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Applicability w regards carriage of oll.. 1. Bongoing tanters over 100 gross tone.

1. Au lanters over 180 croga tone 2. Other seagol ng ships over 500 gross tona...

2. All other ships over 100 grats tons includhug nord en

and Csod and hosting platform Dispata sottlergent.

1. Referred to International Court of Justice undess su 1. Compulsory arbitration by specially formed tribunale Dertleg naroto arbitration

upon application of any party to dispute. Amendment proceduri....

1. Efective only upon spoolto acceptanas via IMCO 1. Spoodior method for annetas and appendices via DACO Asserably and contracung Blata.

Corimitles and tacit acceptance procedures Survey and certification. 1. No comparable provisoo..

1. Survey at your intervals and a intermediate and

perlod) intervals. 2. Equipment must be approved by Administration (mont

tors, Alters, separator, Interlaan detector). 3. Administration Issues certificato al testing to compliance

by its shipe, which certincate aball be accepted except when there are clear grounds to bellore the ship Is Dot

in compliance. Derndon of oll. 1. Limited to crude, fuel, beavy diesel and lubricating olla. 1. Includes all petroleum oils except potrochanicals (which

and regulated by annak 11). 2. Does not include bilge slope and fuel and lube oll puri

cation reddo Discharge criteria in prohibited sones 1. Prohibits discharges by sl shipa in concontrations in 1. Prohibits discharges which learo visible traces unles 18

(this term does not appear in the 1973 excess of 100 parts per million within the prohibited can be established by Installed instruments that the Convention which uses a distance from Lones.

concentration discharged was less than 16 parts per hand critorioa).

million. 2. Prohibited zone generally 80 miles of greater trom 2. For tanker cargo slops, discharge is prohibited within 20

ncarest laud for tankers. Pwhibited sono applies to miles from Dearest land. For other ships slope, sud other other ships unless proceeding to port not provided tanker slops, dischargo la prohibited within 13 mila with adequate reception facilities.

from the nearest land.
Discharge criteris outside of the prohibited 1. No restriction on discharges from a ship less than 20,000 1. Tankers must meet all the following conditions:

grous tons. Vessels over 20,000 gross tons are Umited to 4. Ship is proceeding enroute.
discharges whose concentrations are 100 parts per million b. Discharge is limited to 60 liter per mile Instan
or loss, unless when in the opinion of the master, ar-

taneous nate.
cumstances make it unreasonable or impractical to c. Total quantity discharged is limited to 175,000 of
retain the higher concentrated slope on board.

cargo last carried for edating tantos and 1/80,000

of cargo last carried for new tankers. d. Tanker bilges, except pump rooms, shall be

treated same as other ship
2. Other ships must meet all of the following conditions:

4. Ship is proceeding enroute.
d. 011 content of the entuent must not exceed 100

parts per million.
1. No comparable provision...

1. Requires that live invuituing oud wutrol system. De la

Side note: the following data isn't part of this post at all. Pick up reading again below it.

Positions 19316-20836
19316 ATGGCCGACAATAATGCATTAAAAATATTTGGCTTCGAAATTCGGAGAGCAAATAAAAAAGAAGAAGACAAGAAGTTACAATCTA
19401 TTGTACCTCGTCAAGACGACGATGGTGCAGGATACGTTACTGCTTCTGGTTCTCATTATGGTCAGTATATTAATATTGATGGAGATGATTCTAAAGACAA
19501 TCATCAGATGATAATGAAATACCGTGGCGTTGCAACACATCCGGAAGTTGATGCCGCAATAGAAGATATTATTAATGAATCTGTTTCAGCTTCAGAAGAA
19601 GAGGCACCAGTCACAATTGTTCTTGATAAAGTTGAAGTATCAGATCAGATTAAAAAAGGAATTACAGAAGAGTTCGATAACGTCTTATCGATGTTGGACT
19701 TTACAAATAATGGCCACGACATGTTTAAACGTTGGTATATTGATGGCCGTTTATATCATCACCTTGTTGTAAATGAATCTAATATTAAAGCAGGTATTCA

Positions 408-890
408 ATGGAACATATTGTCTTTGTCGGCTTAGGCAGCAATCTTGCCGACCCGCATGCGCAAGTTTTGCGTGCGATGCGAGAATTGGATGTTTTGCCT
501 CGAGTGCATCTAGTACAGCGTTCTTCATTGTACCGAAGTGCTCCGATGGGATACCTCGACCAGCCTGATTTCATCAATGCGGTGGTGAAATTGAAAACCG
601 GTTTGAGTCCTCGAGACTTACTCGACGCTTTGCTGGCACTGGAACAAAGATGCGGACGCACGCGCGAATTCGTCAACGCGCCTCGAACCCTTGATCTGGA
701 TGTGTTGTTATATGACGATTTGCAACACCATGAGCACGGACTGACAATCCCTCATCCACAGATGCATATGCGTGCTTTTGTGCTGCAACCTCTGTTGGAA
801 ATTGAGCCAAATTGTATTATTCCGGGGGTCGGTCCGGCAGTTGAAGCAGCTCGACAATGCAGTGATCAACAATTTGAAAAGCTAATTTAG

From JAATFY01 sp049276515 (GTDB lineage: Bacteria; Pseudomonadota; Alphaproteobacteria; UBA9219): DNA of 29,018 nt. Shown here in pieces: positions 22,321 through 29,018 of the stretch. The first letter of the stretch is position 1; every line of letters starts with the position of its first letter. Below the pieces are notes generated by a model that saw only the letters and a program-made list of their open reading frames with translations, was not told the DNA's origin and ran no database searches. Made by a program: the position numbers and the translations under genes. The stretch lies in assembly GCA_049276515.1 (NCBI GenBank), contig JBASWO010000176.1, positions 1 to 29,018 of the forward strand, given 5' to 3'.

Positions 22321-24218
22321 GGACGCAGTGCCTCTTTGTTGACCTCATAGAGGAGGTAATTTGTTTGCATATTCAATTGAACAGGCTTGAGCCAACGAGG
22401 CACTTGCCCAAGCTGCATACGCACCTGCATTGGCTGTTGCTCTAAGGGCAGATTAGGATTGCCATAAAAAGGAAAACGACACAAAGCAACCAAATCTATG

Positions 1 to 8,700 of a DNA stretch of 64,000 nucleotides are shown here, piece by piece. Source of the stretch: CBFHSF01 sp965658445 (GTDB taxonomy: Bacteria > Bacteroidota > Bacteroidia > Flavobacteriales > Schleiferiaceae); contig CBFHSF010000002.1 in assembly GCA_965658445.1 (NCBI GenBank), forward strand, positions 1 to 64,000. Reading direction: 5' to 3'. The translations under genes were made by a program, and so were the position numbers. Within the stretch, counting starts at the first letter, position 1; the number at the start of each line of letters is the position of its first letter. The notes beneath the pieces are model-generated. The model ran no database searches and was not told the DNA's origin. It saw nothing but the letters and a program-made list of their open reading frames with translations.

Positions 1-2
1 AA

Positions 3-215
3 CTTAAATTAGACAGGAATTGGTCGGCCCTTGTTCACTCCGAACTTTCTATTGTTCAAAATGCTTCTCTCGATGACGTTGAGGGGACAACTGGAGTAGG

operation and permanent record made anytime olly efluent is being discharged, ercept for clean or regregated

ballast. Construction and oquipment requirements 1. No comparable provision.

1. Begrogated ballast is mandatory for new tanken of to control operational discharges of olly

70,000 deadweight tons and greater, and is options for mixtures

tankers of less than 70,000 dondweight tona. Note that "new" tankens ans defined by calendar dates and is therefore not dependent upon entry into force of this

Convention. 2. Retention of oll on board (LOT) is mandatory for all

tankar. 8. Mandatory Installation of ouent monitor and control

system, provision of slop tanks, and provision of all water latertece detectors. Eduent must comply with

discharge criteria or be transferred to reoption facility. 4. Other ships requirs sludge tank Installations, al water

separator and/or Niters dependent upon ship de Reception facilities...

1. Provision to promote according to need of ships using 1. Eapandi provision to undertake to insure avulability porta

and adequacy at oil loading ports, repair norts un at

other ports couding to the needs of ships. Ou record book......

1. Establishes basic requirement to provide oil record book 1. Expands requir:10ents to provide entries for more and requires entries for specific operations.

Spesific operations and in greater detail to aid in eo

forcement. Ccostruction requirements to limit the 1. No com paruble providon........

1. Establishes damage assumptions and methods of calmount of oil discharge lo case of so

culation of the amount of hypothetical oil out flow for ddante

tankers. 2. Establishes tank arrangement and site Noitations for

the cargo tanks of tankers. 3. Establishes subdivision and damage stabilty criteris

to be applied to tankers to increase survivability in the event of accident.

.صالة طعوم الاانننعنع

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(3) In the conduct of LOT, there are numerous opportunities for oil and water to comingle and, through human failing, large quantities of oil can inadvertantly go over the side unde tected.

without recourse to fundamentally new technology, it should be recognized that it does involve very rapid and accurate control and diversion of fluid flows often reaching several thousands of tons per hour. Accordingly, simple check valves, automatic pump shutdowns, and such will not solve these problems without fundamental changes in tankers' cargo- and ballast-handling systems and associated control hardware.